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California: ADA Protections Again Extended to Disabled State Prisoners Held in County Jails

On January 13, 2012, sixteen months following remand from the Ninth Circuit in the case of Armstrong v. Schwarzenegger, U.S. District Court Judge Claudia Wilken issued an order that again extended the protections of the Americans with Disabilities Act (ADA), 42 U.S.C. § 12131 et seq., to disabled state prisoners housed in county jails.

The order requires California officials with responsibility over the state’s corrections and parole systems to track and accommodate the needs of disabled state prisoners and parolees (referred to as Armstrong class members) who, for various reasons, are held in county jails, and to ensure that those class members have access to a workable grievance procedure. Similar protections had previously been ordered, and largely been in effect, since 1996 with respect to disabled prisoners housed in state prisons (including segregation units and reception centers). See: Armstrong v. Wilson, 124 F.3d 1019 (9th Cir. 1997) [PLN, Sept. 1998, p.13].

On any given day, California houses a significant number of state prisoners and parolees facing revocation hearings in county jails – a number that is increasing due to the state’s recent “realignment” initiative in response to the U.S. Supreme Court’s ruling in Brown v. Plata. [See: PLN, July 2011, p.1].

In 2009, this included daily averages of 480 prisoners or parolees in the San Mateo County Jail, 1,000 prisoners or parolees in the Sacramento County Jail and 770 individuals in In-Custody Drug Treatment Program placements in jails throughout the state. Approximately 7 percent of this population is deemed to have mobility, sight, hearing and kidney disabilities covered by Armstrong.

In September 2009, the district court held there was sufficient evidence to find that Armstrong class members housed in county jails were not receiving the ADA accommodations to which they were entitled, and ordered system-wide relief. See: Armstrong v. Schwarzenegger, 261 F.R.D. 173 (N.D. Cal. 2009).

The state appealed the order, and the Ninth Circuit affirmed in part and vacated in part, remanding the case for further proceedings. Specifically, the Ninth Circuit affirmed the district court’s finding that the state has the legal responsibility to ensure ADA-compliant conditions for Armstrong class members housed in county jails. The Court of Appeals found the record in the case insufficient, however, to justify the system-wide relief ordered by the district court. Finding that “not much more evidence” was needed, the case was remanded for the taking of “such additional evidence as may be necessary.” See: Armstrong v. Schwarzenegger, 622 F.3d 1058 (9th Cir. 2010) [PLN, Nov. 2011, p.28].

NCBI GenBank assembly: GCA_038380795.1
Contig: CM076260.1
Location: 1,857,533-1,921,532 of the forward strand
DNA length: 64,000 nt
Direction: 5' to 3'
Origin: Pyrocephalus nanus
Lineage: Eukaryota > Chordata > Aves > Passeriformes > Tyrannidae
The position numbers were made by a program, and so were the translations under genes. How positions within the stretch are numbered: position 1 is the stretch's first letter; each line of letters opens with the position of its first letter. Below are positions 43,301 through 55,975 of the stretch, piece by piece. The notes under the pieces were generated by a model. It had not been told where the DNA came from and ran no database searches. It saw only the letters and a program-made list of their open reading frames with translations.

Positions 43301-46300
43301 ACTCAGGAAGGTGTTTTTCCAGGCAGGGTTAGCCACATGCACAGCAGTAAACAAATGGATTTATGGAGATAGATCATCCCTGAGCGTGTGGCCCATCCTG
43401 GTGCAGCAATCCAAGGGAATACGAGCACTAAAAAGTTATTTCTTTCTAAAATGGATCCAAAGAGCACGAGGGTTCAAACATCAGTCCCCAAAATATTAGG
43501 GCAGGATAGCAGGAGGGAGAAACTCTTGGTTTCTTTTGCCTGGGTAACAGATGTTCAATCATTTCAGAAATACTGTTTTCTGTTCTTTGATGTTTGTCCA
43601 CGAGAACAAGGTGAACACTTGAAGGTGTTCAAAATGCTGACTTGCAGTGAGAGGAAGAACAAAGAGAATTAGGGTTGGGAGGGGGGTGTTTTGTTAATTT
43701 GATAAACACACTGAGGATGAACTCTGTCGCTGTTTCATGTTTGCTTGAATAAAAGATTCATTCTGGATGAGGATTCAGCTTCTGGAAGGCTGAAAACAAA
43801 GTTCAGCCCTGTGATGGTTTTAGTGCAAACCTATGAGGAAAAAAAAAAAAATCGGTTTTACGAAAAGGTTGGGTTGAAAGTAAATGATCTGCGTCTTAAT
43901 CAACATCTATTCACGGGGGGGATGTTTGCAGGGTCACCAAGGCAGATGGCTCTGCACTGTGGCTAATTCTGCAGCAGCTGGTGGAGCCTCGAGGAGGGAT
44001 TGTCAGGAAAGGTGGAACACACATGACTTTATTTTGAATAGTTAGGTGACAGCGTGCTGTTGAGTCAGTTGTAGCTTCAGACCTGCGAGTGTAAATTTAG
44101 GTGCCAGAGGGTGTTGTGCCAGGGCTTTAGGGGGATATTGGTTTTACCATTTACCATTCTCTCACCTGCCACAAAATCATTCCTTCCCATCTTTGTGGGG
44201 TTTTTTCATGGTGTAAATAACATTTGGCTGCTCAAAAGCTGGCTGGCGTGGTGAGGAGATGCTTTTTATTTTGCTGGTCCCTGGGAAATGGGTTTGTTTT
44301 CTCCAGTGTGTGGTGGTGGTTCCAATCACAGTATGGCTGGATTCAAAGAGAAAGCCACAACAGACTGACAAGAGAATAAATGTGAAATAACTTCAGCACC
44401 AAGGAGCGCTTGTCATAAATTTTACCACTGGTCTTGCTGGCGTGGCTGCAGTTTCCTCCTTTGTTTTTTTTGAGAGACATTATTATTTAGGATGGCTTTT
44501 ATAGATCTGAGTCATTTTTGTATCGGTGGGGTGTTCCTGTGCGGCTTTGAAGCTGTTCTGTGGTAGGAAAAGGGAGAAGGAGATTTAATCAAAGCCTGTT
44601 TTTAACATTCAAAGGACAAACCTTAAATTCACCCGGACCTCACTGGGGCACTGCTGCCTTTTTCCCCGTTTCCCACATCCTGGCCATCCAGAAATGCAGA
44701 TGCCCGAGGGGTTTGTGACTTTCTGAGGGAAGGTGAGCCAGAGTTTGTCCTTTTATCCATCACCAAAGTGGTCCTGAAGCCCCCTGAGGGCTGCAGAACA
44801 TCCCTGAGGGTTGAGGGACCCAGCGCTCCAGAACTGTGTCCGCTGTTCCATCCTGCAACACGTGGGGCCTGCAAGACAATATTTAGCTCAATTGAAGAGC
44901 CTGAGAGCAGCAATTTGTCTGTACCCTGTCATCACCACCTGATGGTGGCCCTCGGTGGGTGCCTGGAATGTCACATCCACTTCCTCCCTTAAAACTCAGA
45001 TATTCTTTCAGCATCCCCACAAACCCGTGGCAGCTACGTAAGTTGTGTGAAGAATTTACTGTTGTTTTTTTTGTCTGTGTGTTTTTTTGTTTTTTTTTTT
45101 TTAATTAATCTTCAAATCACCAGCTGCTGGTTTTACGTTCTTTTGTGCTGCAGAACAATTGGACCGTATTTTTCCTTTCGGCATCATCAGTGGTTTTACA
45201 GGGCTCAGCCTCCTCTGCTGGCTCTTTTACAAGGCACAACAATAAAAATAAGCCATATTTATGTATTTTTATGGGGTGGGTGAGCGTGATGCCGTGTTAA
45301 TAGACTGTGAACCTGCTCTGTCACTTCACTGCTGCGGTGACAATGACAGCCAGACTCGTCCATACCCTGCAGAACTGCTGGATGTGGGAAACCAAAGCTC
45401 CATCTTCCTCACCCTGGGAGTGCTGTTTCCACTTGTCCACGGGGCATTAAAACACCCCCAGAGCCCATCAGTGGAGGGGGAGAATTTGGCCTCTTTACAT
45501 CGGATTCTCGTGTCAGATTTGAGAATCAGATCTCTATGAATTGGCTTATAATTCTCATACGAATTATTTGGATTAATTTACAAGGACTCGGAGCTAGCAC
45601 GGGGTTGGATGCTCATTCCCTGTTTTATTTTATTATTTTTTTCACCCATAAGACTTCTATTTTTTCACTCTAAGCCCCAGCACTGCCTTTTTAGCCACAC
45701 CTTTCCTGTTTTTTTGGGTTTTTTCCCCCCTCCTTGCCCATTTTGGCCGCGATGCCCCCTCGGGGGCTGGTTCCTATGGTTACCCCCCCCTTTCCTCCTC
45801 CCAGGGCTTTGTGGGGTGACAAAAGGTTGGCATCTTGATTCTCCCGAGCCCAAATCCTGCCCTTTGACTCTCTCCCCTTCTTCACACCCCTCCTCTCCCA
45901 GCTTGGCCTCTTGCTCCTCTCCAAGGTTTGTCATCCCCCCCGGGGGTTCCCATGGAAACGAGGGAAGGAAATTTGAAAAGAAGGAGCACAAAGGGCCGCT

On remand, the state no longer disputed that California state prisoners and parolees with mobility, sight, learning and developmental disabilities were not being provided proper ADA accommodations while housed at county jails, that they did not have access to a proper grievance system or that they were suffering as a result. Instead, they primarily argued that, under recent state legislation authorizing the realignment initiative, state parolees, when held in county jails, should no longer be considered members of the Armstrong class. The district court rejected this argument, finding that while parolees may be in the simultaneous custody and control of the county and state, they “do not cease being state parolees while they are also county jail inmates.” Thus, as before realignment, the state remains obligated to ensure ADA-compliant conditions for the prisoners and parolees they choose to house in county jails.

While its task was simplified by the state’s failure to dispute what the district court characterized as “overwhelming and disturbing evidence” that Armstrong class members in jails throughout the state were being injured and denied access to programs and services due to failures to accommodate their needs, the court complied with the Ninth Circuit’s instructions on remand by making additional findings before re-imposing system-wide relief.

On April 11, 2012, the district court ruled on the state’s motion to correct or modify its January 13 order. The court made minor modifications to its previous order but no substantive changes. The district court also denied the state’s request to stay its prior order pending another appeal, stating, “Defendants have not demonstrated a likelihood of success in overturning this Court’s order finding that system-wide relief is necessary.” See: Armstrong v. Brown, U.S.D.C. (N.D. Cal.), Case No. C 94-2307 CW; 2012 WL 1222928 (modified order).

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Related legal case

Armstrong v. Brown